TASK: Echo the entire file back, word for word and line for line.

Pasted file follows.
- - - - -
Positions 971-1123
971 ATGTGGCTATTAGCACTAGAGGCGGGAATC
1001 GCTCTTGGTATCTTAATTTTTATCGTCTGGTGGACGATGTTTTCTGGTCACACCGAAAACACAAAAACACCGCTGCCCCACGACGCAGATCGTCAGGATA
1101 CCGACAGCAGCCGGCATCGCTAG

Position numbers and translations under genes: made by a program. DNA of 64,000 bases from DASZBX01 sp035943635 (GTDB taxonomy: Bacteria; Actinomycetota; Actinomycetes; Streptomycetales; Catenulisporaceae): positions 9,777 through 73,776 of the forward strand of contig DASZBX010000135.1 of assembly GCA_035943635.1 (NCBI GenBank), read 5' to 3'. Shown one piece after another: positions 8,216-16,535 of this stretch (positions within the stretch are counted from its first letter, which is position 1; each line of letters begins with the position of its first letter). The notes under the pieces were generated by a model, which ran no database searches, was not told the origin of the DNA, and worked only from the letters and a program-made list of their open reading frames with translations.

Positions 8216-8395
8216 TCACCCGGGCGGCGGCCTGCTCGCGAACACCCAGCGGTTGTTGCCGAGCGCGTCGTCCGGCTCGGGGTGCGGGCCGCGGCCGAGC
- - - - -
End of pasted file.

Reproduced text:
Positions 971-1123
971 ATGTGGCTATTAGCACTAGAGGCGGGAATC
1001 GCTCTTGGTATCTTAATTTTTATCGTCTGGTGGACGATGTTTTCTGGTCACACCGAAAACACAAAAACACCGCTGCCCCACGACGCAGATCGTCAGGATA
1101 CCGACAGCAGCCGGCATCGCTAG

Position numbers and translations under genes: made by a program. DNA of 64,000 bases from DASZBX01 sp035943635 (GTDB taxonomy: Bacteria; Actinomycetota; Actinomycetes; Streptomycetales; Catenulisporaceae): positions 9,777 through 73,776 of the forward strand of contig DASZBX010000135.1 of assembly GCA_035943635.1 (NCBI GenBank), read 5' to 3'. Shown one piece after another: positions 8,216-16,535 of this stretch (positions within the stretch are counted from its first letter, which is position 1; each line of letters begins with the position of its first letter). The notes under the pieces were generated by a model, which ran no database searches, was not told the origin of the DNA, and worked only from the letters and a program-made list of their open reading frames with translations.

Positions 8216-8395
8216 TCACCCGGGCGGCGGCCTGCTCGCGAACACCCAGCGGTTGTTGCCGAGCGCGTCGTCCGGCTCGGGGTGCGGGCCGCGGCCGAGC